If anyone out there remembers leaving that insulator on the FREE table at the 2018 Lone Star Insulator Club show, please contact me. I would really like to meet you. Your act of kindness made N. R. Woodward very happy. (Update: I had been making inquiries of some of the people I knew who were at the Lone Star Insulator Club Show in 2018. An individual contacted me to let me know that he had left the insulator on the Free table. He wishes to remain anonymous but was very happy to learn that Woody enjoyed the insulator.)
After Woody died, I tried to recover the insulator. I was told that the insulator was given to a maintenance person at the nursing home. Bill Albers crucifix also mysteriously disappeared. Unfortunately, these things happen. I hope the insulator is appreciated wherever it may be, and that Bill’s crucifix gives comfort to someone.
After a short, but pleasant visit, Woody and I parted. I was happy that Woody was comfortable in the nursing home. I was saddened that he did not remember me. But then I was gladdened when I realized that from Woody’s point of view, he remembered the things that were always most important to him, insulators, not people.
I recalled something Woody had written, when we had done an article for “N. R. Woodward on the Web” fifteen years ago titled, “Just Another Hemingray-42, or is it?”
“Mr. Woodward dates these pieces to 1927. When I asked him how he could do this, he wrote:
"When you have examined thousands of insulators you just know. I base it on style, color, quality of the workmanship, as well as slight changes in embossing that occurred over time, either because of changes in the embossings, or degradation in the quality of the embossing on the insulator as the molds wore. To me an insulator is like a face. It's hard to describe the myriad of details, but if it's someone you know, every time you see him you immediately recognize him without really knowing how."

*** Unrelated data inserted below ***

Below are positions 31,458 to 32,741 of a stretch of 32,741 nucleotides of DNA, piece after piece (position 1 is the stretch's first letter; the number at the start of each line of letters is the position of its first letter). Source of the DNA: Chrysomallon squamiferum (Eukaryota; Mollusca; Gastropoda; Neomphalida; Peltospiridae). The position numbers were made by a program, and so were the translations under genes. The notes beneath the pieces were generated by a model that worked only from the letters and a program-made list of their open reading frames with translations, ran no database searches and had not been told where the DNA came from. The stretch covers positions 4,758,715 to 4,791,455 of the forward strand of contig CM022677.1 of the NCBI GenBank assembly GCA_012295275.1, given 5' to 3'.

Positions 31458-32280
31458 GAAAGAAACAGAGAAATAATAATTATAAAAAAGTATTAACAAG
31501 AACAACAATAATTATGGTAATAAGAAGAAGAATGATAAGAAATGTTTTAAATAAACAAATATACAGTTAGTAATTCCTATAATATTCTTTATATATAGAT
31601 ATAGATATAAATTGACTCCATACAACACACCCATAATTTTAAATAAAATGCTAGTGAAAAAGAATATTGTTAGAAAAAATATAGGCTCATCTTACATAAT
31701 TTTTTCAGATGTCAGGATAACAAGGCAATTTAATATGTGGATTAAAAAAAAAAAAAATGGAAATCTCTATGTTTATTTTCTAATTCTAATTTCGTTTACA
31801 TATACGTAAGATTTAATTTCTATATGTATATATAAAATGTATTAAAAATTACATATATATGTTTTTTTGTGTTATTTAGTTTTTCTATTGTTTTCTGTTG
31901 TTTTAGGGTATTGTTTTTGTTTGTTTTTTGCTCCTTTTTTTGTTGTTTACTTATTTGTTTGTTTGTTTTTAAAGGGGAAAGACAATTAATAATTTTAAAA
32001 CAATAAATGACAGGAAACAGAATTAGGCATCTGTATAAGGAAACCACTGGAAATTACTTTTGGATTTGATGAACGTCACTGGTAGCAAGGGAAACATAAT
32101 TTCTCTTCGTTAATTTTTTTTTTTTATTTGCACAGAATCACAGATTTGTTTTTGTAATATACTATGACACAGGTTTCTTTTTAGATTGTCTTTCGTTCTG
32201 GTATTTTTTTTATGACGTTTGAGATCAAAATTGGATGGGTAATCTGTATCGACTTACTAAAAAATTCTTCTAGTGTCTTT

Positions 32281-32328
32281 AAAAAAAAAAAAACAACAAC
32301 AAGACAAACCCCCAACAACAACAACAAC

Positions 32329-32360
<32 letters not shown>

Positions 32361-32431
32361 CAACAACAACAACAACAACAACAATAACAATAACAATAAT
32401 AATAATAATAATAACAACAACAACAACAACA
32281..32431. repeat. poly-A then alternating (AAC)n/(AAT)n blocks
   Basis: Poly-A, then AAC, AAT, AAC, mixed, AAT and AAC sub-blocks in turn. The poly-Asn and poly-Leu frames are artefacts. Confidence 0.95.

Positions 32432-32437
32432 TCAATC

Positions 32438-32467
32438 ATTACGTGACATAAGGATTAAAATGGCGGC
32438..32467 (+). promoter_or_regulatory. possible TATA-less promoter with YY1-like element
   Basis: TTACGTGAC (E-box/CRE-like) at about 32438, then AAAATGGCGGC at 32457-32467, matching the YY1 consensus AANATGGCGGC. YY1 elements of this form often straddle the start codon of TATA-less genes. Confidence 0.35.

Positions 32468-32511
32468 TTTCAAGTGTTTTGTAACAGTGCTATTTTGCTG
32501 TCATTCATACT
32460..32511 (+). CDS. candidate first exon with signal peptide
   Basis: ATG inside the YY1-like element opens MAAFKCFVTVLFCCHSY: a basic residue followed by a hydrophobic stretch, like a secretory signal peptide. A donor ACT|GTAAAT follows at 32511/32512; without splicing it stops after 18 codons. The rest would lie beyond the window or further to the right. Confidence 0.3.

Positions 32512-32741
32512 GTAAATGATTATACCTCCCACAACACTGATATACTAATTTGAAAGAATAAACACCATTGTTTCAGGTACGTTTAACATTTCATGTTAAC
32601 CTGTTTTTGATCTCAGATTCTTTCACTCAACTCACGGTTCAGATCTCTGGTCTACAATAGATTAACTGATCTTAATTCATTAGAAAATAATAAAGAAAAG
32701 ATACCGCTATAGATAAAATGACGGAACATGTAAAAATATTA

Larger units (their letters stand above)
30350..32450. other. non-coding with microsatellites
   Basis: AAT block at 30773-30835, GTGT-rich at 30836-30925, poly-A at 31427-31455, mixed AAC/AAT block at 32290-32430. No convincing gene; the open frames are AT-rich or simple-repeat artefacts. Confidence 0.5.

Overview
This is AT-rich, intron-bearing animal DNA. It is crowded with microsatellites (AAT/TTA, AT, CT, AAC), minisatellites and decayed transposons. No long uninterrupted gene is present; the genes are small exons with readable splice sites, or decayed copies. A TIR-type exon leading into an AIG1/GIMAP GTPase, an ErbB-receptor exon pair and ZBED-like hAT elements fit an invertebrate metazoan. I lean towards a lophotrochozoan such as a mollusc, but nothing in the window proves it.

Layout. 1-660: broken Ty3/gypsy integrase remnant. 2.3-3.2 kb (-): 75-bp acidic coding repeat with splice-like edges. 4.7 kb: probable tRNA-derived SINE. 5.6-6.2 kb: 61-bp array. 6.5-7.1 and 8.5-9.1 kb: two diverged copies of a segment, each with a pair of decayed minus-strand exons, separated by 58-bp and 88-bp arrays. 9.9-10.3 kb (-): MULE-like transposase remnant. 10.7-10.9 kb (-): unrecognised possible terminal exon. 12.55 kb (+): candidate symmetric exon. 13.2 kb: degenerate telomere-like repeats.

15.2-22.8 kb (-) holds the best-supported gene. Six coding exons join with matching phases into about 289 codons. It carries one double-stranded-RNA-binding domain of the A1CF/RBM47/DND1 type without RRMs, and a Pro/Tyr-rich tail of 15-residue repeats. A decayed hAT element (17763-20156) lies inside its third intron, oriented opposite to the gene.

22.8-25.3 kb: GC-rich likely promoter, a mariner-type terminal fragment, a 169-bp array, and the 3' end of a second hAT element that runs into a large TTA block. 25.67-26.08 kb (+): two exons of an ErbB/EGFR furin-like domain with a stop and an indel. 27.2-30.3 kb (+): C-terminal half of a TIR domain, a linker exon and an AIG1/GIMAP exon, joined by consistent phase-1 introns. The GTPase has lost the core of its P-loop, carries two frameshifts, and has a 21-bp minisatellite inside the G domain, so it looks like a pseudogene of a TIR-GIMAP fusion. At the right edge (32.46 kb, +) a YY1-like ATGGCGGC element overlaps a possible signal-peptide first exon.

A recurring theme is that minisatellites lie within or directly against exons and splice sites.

Well Woody didn’t recognize my face anymore, or Dario’s, or Marilyn’s, or those of so many others who had been dear friends, but that didn’t matter.
He still recognized the faces of his life-long friends, Brookfield, Hemingray, dozens of others, and of course William McLaughlin.
When we went on our trip in August 2002, I wanted to go to Salem, to see the place where Woody first encountered that SURGE™ CD #100 insulator back in 1952.
This time we drove, rather than walked to Market Street Road. The farm is abandoned. The fence is long gone. All that remained as we stood by the roadside on that sunny summer day was a wry smile on the face of an old man who remembered a time half a century before; a time when on any of the myriad roads, lines, or railroad right of ways, a young man could walk unhindered, and glance at glass that no one before had thought worth a second glance. That moment was worth more to me than all the insulators in the world.
In the introduction to his 1988 Report, N. R. Woodward wrote:
“The glass insulator is no longer the common sight it had been along virtually every road and railroad right-of-way only a few years ago. Open wire telephone circuits can be found in some of the more isolated areas, and many miles of railway are still flanked by the familiar block signal and communication lines. However, it is been more than ten years since the last glass pin-type insulators were manufactured in this country. The old lines are disappearing from our landscape.”
Woody wrote those words in 1988. Today, thirty years later, glass insulators haven’t been made in this country for forty-four years; and the old lines may have completely disappeared from our landscape.
If there is anyone out there who knows where there is still a working open-wire telephone line, please let me know. I would like to see it before the last of the last of the old lines disappear from our landscape.
For all his accomplishments, N. R. Woodward was a man who did not want to be remembered. Woody made it clear to me and others that we should remember the Consolidated Design system he had worked so hard to develop and remember and make use of the research he had done.